Get-togethers during the summer break are not complete without food - potluck dinners, ice cream parties and home-based foodie festivals. But all that fun can turn sour when a bout of food poisoning takes over - and it happens more often than you think.

Doctors in the UAE have said a spike in stomach-related illnesses can be observed during the hottest months of the year. And it can be attributed to poor handling and storage of food.

Dr Abtan Ahmad Al Talaf, consultant gastroenterologist at Medcare Hospital Sharjah, said he comes across an average of 20 to 30 cases of food poisoning every week, excluding patients that go to the emergency room, internal medicine, and general practitioners.

"Stomach illnesses mostly occur after ingesting food or water that has been contaminated by certain germs or toxins. Several different germs can infect a person and cause food poisoning," he said.

"You get food poisoning by consuming food that's contaminated by pathogens, such as viruses, bacteria, or parasites. Unlike flu, symptoms are focused on your gastrointestinal tract and include nausea and vomiting, diarrhoea, abdominal pain, and fever."

Symptoms may become evident shortly after swallowing the contaminated food but, in some cases, it takes days or even weeks, Dr Al Talaf said.

How infection happens

A bacterium called salmonella is among the most common types of food poisoning. This type of infection, called salmonellosis, typically occurs during the summertime, according to Dr Suresh K Menon, internal medicine specialist at Aster Specialty Clinic, Discovery Gardens.

Salmonella is often found in raw or undercooked food, he said.

This is why barbecues, cold buffets, and picnics are optimal environments for salmonella exposure. Poultry, meat, seafood and eggs are examples of foods that may contain the bacteria.

Most pathogens and bacteria grow and multiply in a hot environment, Dr Suresh said.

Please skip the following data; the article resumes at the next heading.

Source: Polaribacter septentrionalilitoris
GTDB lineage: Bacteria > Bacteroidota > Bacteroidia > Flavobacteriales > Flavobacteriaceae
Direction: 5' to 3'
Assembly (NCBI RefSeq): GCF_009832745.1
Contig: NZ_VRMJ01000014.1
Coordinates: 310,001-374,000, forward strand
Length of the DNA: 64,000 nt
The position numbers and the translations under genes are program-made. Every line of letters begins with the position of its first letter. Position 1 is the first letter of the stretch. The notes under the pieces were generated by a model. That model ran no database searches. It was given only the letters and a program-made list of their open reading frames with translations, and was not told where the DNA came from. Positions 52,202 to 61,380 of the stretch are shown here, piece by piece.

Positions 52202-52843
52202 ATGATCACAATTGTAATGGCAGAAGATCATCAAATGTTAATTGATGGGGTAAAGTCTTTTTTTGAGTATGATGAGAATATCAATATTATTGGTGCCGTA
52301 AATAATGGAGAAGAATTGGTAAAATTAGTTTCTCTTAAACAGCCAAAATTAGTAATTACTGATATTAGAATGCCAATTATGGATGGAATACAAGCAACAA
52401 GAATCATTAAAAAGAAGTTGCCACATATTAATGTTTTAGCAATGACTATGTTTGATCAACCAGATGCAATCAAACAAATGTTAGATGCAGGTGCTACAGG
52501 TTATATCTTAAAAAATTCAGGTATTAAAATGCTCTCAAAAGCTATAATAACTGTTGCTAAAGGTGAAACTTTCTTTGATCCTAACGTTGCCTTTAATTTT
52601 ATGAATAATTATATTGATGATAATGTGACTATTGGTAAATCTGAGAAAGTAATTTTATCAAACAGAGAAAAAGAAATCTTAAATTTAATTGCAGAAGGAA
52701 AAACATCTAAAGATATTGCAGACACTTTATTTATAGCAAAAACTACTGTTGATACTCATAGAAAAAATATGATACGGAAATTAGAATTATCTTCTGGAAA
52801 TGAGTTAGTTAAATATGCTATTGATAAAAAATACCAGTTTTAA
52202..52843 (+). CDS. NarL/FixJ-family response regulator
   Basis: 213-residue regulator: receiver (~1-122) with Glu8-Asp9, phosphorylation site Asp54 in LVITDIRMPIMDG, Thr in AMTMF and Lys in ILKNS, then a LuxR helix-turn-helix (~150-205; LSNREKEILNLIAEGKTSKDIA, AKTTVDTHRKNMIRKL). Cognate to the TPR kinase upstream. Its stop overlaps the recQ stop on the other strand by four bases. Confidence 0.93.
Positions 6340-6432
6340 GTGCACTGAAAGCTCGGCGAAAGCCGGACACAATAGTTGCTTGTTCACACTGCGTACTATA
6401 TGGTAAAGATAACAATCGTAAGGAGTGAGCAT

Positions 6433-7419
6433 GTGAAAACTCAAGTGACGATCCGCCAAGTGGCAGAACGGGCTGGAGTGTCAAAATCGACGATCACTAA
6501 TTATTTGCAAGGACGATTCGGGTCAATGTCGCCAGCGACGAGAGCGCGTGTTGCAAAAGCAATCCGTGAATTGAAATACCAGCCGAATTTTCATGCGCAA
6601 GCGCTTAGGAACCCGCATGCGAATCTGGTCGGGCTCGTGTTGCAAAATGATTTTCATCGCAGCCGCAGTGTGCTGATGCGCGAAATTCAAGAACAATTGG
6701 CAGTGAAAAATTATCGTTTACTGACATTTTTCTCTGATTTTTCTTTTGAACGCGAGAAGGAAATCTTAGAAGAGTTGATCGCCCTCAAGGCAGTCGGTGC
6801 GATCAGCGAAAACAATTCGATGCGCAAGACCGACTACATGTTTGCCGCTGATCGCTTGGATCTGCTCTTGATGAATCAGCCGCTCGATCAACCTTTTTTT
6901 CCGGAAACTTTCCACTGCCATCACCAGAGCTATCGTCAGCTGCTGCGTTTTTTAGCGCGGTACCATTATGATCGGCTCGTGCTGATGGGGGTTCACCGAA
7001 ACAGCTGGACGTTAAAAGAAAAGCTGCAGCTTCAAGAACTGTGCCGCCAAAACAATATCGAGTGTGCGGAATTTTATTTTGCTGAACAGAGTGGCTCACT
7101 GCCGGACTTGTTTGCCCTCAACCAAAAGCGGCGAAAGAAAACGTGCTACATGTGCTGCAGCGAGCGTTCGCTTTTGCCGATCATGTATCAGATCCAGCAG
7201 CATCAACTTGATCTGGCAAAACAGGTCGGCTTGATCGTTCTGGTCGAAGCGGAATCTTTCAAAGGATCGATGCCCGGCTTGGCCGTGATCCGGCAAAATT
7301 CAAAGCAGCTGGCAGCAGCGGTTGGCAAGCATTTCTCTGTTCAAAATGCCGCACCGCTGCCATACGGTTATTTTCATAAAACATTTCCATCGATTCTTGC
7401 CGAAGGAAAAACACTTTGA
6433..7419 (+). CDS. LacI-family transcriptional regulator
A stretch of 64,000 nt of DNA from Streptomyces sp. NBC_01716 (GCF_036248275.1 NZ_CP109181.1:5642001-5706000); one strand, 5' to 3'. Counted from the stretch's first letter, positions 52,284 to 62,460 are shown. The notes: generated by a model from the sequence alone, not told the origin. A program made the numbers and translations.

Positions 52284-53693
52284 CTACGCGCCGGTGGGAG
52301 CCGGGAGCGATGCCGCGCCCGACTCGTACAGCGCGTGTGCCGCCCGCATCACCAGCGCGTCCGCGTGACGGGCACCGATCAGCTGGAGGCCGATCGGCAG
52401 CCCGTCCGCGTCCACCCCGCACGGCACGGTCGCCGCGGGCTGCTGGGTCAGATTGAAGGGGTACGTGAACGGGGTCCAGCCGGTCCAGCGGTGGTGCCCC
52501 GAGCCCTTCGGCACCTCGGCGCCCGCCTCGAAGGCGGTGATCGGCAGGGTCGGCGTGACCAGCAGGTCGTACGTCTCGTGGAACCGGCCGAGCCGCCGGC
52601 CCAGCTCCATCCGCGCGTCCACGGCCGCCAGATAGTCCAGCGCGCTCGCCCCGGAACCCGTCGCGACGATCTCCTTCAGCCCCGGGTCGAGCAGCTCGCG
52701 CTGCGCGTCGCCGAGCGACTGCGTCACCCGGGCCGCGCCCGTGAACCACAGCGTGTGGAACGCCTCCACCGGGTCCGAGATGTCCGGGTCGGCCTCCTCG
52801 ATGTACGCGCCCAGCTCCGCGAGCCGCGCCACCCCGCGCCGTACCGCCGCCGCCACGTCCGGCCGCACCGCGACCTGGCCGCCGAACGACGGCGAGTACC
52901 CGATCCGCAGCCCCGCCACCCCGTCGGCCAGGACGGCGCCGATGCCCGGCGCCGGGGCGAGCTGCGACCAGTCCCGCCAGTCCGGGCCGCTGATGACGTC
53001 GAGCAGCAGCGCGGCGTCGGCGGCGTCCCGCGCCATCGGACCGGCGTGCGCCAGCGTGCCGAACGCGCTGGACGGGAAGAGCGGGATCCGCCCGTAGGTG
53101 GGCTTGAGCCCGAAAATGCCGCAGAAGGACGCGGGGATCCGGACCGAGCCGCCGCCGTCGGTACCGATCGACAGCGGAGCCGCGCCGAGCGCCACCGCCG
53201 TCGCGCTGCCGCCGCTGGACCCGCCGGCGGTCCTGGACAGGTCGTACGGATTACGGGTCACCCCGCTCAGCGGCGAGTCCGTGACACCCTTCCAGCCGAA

"This happens especially under temperatures of 24 to 45-degree Centigrade on an average. If the food is kept outside, it is easy for the bacteria to multiply," he added.

Dr Suresh also said cold food items get spoiled the fastest during the hot weather.


Most stomach illnesses, according to Dr Talaf, are 'self-healing'. No major medical intervention is required, unless diarrhoea and other symptoms last longer than four weeks.

"You can treat the symptoms of vomiting and diarrhoea at home by staying hydrated. Drink a lot of clear liquids, including sports drinks or oral rehydration solutions. If you can keep food down, a diet of bland food, such as saltine crackers or broths, may be better tolerated," he said.

10 food safety tips to avoid poisoning

1-Carefully wash your hands with soap and water before handling food. It is recommended to wash them frequently during food preparation, especially when you go from one food item to another. Remember that proper handwashing lasts at least 30 seconds.

2-Ensure that raw food items, such as meat, do not come into contact with other raw food during preparation.

3-Clean utensils well and as often as needed, such as after any contact with raw food.

4-Clean work surfaces, such as countertops or cutting boards.

5-Wash fruits and vegetables well under running water before eating them.

6-Avoid non-pasteurised milk and milk products (for example, raw milk cheese).

7-Do not eat raw poultry, meat or eggs. Always ensure that they are sufficiently cooked.

8-Store perishable food in a cooler equipped with a thermometer and keep the temperature at 4.4 degrees Celsius.

9-Keep all food items covered until it is time to prepare or cook them.

10-Check all your ingredients thoroughly and make sure nothing is spoiled

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